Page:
Henry VI, Part 2 Translation Act 5, Scene 3
Alarum. Retreat. Enter YORK, RICHARD, WARWICK, and Soldiers, with drum and colours
Of Salisbury, who can report of him, That winter lion, who in rage forgets Aged contusions and all brush of time, And, like a gallant in the brow of youth, Repairs him with occasion? This happy day Is not itself, nor have we won one foot, If Salisbury be lost.
Who can give us any news of Salisbury? He fought like an old lion who in his anger forgets about his old age, as if he were young again. It's not a properly happy day, nor have we really won, if we have lost Salisbury.
My noble father, Three times to-day I holp him to his horse, Three times bestrid him; thrice I led him off, Persuaded him from any further act: But still, where danger was, still there I met him; And like rich hangings in a homely house, So was his will in his old feeble body. But, noble as he is, look where he comes.
My noble father, I helped him to get up on his horse three times today, and I defended him three times from enemy soldiers. I led him off the battlefield three times, too, and tried to persuade him from fighting anymore. But either way, wherever there was danger, I was always with him. His fighting spirit in his old weak body was like a rich tapestry in a humble house. But speaking of the noble man, here he comes.
Now, by my sword, well hast thou fought to-day; By the mass, so did we all. I thank you, Richard: God knows how long it is I have to live; And it hath pleased him that three times to-day You have defended me from imminent death. Well, lords, we have not got that which we have: 'Tis not enough our foes are this time fled, Being opposites of such repairing nature.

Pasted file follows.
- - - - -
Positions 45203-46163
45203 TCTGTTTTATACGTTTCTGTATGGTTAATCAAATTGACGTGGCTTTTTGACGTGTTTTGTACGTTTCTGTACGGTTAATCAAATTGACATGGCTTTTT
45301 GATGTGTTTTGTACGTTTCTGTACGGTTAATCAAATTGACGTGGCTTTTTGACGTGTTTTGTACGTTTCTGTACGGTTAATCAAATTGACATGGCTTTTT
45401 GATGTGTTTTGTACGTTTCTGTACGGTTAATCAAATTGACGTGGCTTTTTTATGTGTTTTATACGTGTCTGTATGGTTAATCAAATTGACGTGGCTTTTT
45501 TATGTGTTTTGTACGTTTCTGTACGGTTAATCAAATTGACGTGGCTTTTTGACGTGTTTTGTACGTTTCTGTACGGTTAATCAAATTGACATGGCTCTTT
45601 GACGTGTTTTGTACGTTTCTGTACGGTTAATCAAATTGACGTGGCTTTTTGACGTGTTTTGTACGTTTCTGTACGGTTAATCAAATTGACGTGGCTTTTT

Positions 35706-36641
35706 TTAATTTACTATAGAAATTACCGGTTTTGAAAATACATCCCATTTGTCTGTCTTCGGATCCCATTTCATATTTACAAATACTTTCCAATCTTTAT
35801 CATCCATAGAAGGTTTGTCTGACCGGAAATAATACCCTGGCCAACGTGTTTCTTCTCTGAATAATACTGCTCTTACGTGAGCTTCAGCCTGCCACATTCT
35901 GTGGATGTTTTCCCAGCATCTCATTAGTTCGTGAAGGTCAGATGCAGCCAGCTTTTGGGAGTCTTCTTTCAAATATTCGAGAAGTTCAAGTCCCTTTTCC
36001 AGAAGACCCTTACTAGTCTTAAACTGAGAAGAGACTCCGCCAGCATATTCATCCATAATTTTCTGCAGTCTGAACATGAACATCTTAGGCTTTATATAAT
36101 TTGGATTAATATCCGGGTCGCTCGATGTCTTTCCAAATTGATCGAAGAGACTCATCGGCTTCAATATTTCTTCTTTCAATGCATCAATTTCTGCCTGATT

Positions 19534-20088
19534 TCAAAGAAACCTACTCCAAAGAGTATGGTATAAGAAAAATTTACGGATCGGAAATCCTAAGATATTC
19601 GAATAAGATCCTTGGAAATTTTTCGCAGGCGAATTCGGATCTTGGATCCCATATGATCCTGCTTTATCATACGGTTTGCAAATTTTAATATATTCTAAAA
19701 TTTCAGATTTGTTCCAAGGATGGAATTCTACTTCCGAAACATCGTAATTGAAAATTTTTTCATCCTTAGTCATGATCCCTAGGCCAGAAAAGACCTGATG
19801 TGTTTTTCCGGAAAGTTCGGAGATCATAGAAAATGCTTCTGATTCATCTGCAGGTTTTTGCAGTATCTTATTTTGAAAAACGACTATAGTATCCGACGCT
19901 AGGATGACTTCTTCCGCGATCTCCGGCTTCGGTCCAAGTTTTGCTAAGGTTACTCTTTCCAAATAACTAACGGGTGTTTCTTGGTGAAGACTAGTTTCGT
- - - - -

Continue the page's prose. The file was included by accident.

Now, by my sword, you have fought well today. And so did we all! Thank you, Richard. God knows how long I have to live, and he saved me from sudden death three times today. Well, lords, we haven't won yet. It's not enough that our enemies have run away this time, since they are enemies who can recover swiftly.
I know our safety is to follow them; For, as I hear, the king is fled to London, To call a present court of parliament. Let us pursue him ere the writs go forth. What says Lord Warwick? Shall we after them?
I know the best way to keep ourselves safe is to follow them. I hear that the king has run away to London to call an immediate court of parliament. Let's follow him before he can send the summons. What do you think, Lord Warwick? Should we go after them?
After them! Nay, before them, if we can. Now, by my faith, lords, 'twas a glorious day: Saint Alban's battle won by famous York Shall be eternized in all age to come. Sound drums and trumpets, and to London all: And more such days as these to us befall!
After them? No, before them if we can! Now, this truly was a glorious day, lords. Saint Alban's battle was won by famous York, and it will be famous for all ages to come. Sound the drums and trumpets, and let's all go to London. And let's hope we see many more days like this!
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